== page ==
REVIEW: ‘Action Comics,’ Issue #1012

Reading Time: 3 minutes

Action Comics #1012 - But Why Tho

Action Comics #1012, published by DC Comics, written by Brian Michael Bendis with art by Szymon Kudranski, colors by Brad Anderson, and letters by Josh Reed. Superman and Metropolis have been besieged for several issues. Along with the intelligence community and the world, they are threatened by the unseen hand of Leviathan. Action Comics #1012 has brought us a step closer to knowing who is controlling the invisible mafia. The story’s angles come together to bring this all to a boiling point.

Superman makes a brief appearance in Action Comics #1012. However, what we do get of him makes for great reading. The supporting cast of Metropolis takes center stage this time around. Reporter Robin Goode, Perry White, and the Daily Planet staff are heavily involved in the latest photograph of the shadowy Leviathan after they dealt with espionage agent Sam Lane last issue. Robin Goode is dispatched to dig into the story, uproot proof of Leviathan, and find out what is going on in the bowels of the city. Robin enters a clandestine meeting with an old Metropolis character about the city’s underworld. And we soon find out every action and reaction in the issue is spawned from this one villain’s presence, a definite sign of Leviathan’s influence and status.

Readers might get dismayed that Action Comics #1012 is lacking in the action category, but the dialogue in this issue is critical to moving the story. The subplot stories about the Metropolis police, Superman and Lois’ relationship and Robin’s talk with a certain secretive criminal and an antihero are all noteworthy and revealing. The Kents are particularly fun to read in this issue.

Clark and Lois in the Fortress of Solitude is a perfect example of good dialogue. Their conversation is clear and showcases the strength of their marriage. Superman and Lois joke about and interact in a way that makes the script flow naturally. Bendis makes this marriage of over a few decades old, in issues, not character time, feel fresh and new. The ‘at home’ comfort expressed here made a nice contrast to actions of the undercover Lois and Clark seen in Action Comics #1010.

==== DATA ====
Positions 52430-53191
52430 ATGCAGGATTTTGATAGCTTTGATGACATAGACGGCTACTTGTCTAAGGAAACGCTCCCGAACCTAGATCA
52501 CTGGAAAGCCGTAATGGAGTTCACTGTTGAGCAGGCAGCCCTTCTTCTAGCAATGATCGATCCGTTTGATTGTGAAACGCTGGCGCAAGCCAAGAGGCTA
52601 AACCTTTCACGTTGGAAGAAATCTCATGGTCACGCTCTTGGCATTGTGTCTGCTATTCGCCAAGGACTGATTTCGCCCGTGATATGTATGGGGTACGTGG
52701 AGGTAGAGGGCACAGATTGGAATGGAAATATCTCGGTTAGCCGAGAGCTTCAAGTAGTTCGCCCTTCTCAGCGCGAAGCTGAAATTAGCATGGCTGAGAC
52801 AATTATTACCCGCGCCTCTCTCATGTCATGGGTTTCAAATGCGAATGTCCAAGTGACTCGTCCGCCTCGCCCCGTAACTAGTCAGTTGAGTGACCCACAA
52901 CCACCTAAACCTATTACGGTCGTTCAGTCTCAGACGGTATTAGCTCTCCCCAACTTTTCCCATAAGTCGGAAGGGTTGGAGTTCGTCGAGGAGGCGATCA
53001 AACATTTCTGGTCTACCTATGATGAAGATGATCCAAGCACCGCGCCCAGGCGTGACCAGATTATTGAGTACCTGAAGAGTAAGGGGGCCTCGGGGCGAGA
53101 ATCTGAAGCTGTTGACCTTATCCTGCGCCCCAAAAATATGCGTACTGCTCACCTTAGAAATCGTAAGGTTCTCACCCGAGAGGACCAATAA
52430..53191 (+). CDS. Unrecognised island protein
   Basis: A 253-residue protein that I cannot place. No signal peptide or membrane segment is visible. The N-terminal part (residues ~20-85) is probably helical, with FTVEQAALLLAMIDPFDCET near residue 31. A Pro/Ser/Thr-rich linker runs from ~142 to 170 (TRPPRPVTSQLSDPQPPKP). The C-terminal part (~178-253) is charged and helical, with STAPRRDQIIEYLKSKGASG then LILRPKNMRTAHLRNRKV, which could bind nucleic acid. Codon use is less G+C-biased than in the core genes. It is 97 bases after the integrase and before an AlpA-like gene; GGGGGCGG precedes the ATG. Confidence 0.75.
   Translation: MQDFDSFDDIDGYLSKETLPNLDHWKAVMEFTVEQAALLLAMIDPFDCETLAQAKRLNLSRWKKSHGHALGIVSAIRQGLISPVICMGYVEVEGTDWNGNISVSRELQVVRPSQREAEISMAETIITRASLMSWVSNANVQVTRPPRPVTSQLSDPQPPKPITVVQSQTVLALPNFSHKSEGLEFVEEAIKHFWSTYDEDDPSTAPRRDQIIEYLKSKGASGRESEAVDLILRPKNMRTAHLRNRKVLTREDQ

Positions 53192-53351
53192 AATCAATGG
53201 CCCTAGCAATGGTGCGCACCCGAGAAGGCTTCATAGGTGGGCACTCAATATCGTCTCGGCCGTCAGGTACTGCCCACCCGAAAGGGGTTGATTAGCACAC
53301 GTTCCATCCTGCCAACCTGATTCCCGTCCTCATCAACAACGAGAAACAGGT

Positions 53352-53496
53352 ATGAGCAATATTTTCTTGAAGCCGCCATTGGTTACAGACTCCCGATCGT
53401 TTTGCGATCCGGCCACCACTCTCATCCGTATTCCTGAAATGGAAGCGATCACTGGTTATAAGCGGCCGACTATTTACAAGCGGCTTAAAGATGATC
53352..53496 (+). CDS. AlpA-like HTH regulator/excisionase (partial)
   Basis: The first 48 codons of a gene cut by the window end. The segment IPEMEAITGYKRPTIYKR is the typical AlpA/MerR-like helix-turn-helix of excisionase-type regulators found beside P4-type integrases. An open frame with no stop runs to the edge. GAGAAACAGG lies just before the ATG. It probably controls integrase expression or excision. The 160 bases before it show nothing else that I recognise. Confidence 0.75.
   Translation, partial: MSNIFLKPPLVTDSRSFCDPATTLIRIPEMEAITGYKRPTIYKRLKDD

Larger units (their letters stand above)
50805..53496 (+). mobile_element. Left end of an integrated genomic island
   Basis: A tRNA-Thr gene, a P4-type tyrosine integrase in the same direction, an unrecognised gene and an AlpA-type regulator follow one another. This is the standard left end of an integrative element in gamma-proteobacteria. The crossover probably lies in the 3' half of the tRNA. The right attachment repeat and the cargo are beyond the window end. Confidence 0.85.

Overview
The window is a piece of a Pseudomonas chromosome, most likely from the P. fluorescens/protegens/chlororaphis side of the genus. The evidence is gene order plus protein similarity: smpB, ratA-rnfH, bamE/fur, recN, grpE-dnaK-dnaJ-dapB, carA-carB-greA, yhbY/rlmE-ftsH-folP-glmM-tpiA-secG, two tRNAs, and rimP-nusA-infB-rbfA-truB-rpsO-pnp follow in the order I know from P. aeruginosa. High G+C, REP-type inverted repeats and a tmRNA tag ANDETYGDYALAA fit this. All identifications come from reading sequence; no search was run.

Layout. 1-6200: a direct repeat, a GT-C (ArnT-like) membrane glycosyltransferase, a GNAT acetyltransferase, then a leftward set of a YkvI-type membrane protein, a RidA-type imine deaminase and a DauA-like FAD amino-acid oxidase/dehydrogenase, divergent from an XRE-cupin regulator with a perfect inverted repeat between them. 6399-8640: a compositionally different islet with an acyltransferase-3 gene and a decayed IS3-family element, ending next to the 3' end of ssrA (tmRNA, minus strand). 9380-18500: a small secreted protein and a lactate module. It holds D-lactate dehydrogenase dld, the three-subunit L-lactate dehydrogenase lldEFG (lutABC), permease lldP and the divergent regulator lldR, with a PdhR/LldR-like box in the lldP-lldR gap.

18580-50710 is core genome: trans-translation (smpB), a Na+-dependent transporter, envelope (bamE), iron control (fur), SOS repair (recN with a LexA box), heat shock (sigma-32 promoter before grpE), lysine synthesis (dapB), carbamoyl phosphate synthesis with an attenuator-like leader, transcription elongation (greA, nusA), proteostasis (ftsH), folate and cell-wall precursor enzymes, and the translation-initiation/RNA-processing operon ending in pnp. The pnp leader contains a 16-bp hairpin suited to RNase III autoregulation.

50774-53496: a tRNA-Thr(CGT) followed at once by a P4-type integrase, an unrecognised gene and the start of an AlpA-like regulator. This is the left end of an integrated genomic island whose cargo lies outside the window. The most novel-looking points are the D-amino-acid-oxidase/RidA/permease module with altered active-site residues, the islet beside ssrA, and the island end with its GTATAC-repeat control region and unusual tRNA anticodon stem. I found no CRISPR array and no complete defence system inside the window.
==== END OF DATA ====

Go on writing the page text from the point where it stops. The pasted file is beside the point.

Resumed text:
Brian Michael Bendis has made this city and every character come to life vividly. Superman is relaxed and enjoyable to read. This book should not be all about dialogue on the surface, but here it works. Action scenes take place just enough to break up the conversations. Reporting, the plans, and the secret meetings are the backbone of journalism and this is very much a part of the Superman mythos.

Kudranski is an exceptional artist. His illustrations feature an ample amount of close-up illustrations and face work. Roses along the panel borders and the distinctive faces are all lovely. Superman’s face, at times, seemed a little off, but everything else is atmospheric and detailed. Additionally, Anderson’s coloring offers a wide and varied palette, while giving a stark, scary bloody monochrome on flashbacks that fit the character in question. All while Reed lets the letters stay out of the action sequences and ride the panel edges.

Action Comics #1012 brings Leviathan out front and opens up the city of Metropolis to more than just background cannon fodder. Bendis is bringing his dialogue prowess to full bore in this series and things are pacing nicely to meet up with the Leviathan miniseries coming soon to plague the DC Universe.

Action Comics #1012 is available now wherever comic books are sold.

Action Comics #1012


Action Comics #1012 opens up the city of Metropolis to more than just background cannon fodder. Bendis is bringing his dialogue prowess to full bore in this series and things are pacing nicely.

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